It’s also worth noting that cleaning and maintaining magazines is an invaluable practice. It’s not just the spring’s condition but the overall magazine quality and maintenance that determine its longevity and reliability.

RELATED – Magazine vs Clip: What is the Difference Between The Two?

Pros and Cons of Different Magazine Feed Lips for Long-Term Storage

storing loaded magazines
BCM Metal Mag (Left) Magpul PMAG (Center) Lancer Hybrid (Right)

Old School Metal Magazines


  • Durability: Metal feed lips are known for their durability. They can withstand physical impacts and resist deformation over time.
  • Reliability: Metal feed lips provide a stable and consistent platform for feeding rounds, reducing the likelihood of malfunctions.
  • Heat Resistance: Metal is more resistant to heat compared to polymer, making these magazines more suitable for rapid firing situations.


  • Corrosion: If not properly maintained, metal can rust or corrode, especially in humid environments.
  • Cost: Typically, metal magazines are more expensive to produce and purchase.

Magpul Polymer Magazines


  • Lightweight: Polymer magazines are lighter, making them easier to carry in large numbers.
  • Corrosion Resistance: They are less prone to rust and corrosion, making them more suitable for various environmental conditions.
  • Cost-effective: Generally, polymer magazines are less expensive to manufacture and buy.


  • Durability Concerns: While high-quality polymer is robust, it may not be as impact-resistant as metal, especially in extreme conditions.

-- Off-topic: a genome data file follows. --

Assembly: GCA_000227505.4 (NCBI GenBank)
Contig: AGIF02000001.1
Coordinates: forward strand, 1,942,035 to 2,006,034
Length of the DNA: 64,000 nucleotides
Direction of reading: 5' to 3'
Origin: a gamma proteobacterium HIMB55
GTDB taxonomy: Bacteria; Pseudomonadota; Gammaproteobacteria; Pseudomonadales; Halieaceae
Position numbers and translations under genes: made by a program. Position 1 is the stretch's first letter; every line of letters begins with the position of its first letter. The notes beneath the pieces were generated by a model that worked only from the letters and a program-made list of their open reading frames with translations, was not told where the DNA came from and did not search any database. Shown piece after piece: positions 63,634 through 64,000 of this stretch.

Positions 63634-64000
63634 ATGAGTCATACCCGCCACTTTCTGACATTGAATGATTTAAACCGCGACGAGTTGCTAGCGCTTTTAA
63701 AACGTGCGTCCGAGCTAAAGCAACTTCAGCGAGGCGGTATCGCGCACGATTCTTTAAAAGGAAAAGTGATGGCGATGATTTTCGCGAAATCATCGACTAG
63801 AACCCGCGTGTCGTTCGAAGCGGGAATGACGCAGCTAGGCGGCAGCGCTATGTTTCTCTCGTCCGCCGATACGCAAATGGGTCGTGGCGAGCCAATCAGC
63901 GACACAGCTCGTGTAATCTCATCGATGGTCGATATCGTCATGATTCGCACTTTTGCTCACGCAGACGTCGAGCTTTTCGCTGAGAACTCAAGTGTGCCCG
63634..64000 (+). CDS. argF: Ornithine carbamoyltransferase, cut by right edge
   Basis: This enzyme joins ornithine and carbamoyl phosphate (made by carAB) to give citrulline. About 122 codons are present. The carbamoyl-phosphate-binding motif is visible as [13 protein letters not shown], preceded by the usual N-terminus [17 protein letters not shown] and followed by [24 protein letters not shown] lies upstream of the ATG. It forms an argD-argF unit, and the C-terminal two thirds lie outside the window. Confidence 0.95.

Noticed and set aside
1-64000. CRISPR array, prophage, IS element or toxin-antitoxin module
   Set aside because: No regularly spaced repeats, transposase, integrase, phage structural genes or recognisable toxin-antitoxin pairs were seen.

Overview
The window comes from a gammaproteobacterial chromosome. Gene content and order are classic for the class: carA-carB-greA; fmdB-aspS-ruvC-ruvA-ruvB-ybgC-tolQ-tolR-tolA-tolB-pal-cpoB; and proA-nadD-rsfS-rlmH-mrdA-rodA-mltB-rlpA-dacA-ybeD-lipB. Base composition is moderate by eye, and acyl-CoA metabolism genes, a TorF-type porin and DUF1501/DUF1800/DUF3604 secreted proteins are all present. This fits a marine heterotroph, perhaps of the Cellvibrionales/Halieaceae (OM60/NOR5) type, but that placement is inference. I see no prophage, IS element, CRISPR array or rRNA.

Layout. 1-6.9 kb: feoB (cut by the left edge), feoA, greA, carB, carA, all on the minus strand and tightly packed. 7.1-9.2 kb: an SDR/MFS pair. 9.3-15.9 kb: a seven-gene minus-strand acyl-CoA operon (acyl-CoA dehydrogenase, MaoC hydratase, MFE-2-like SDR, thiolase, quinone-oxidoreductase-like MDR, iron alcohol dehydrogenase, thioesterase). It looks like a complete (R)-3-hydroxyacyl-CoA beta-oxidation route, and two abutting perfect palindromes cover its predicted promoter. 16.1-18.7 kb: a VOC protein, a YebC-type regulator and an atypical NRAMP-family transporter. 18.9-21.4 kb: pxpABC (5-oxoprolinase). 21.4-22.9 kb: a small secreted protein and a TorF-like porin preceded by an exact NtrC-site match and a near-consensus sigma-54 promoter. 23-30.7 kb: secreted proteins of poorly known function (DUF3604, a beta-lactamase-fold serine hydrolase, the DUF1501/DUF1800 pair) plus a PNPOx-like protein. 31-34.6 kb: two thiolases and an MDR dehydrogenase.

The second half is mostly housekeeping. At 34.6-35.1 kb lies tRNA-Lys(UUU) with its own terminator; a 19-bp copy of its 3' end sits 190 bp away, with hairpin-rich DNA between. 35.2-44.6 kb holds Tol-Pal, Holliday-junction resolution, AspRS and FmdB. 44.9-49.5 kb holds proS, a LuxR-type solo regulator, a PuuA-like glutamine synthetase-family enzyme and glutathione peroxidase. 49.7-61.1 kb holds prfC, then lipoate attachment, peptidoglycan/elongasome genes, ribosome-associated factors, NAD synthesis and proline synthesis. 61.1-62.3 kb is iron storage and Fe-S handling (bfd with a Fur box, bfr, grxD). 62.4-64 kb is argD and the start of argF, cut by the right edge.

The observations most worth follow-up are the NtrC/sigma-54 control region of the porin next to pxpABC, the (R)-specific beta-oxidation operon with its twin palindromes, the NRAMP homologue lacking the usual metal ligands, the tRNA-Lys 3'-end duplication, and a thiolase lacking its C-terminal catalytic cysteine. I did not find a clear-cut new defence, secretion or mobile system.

• Feed Lip Wear: Over time, polymer feed lips may wear down or deform, especially under constant tension in loaded magazines.
  • Temperature Sensitivity: Extreme temperatures can affect the integrity of the polymer.

Lancer Hybrid Magazines with Metal Feed Lips


  • Best of Both Worlds: Combines the lightweight nature of polymer bodies with the durability and reliability of metal feed lips.
  • Reduced Wear and Tear: The metal feed lips are less prone to wear over time, even when magazines are stored loaded.
  • Heat Resistance: The metal component provides better resistance to heat and deformation.


  • Cost: Hybrid magazines can be more expensive due to the combination of materials and complex manufacturing process.
  • Balance of Properties: While they offer a compromise, they may not fully match the complete benefits of all-metal or all-polymer designs in certain aspects.

When considering long-term storage, the type of magazine feed lips can play a crucial role.

Metal feed lips offer superior durability and reliability, while polymer ones provide lightness and resistance to corrosion. Hybrid designs aim to offer the best of both worlds but come with their own set of trade-offs.

Ultimately, if you take care of your gear, your gear will take care of you. All three of these magazines have proven themselves over time to be reliable, so the choice becomes more of a personal preference. Regular inspection and maintenance will keep any of these magazines running for a long long time.

Storing Loaded Magazines Long Term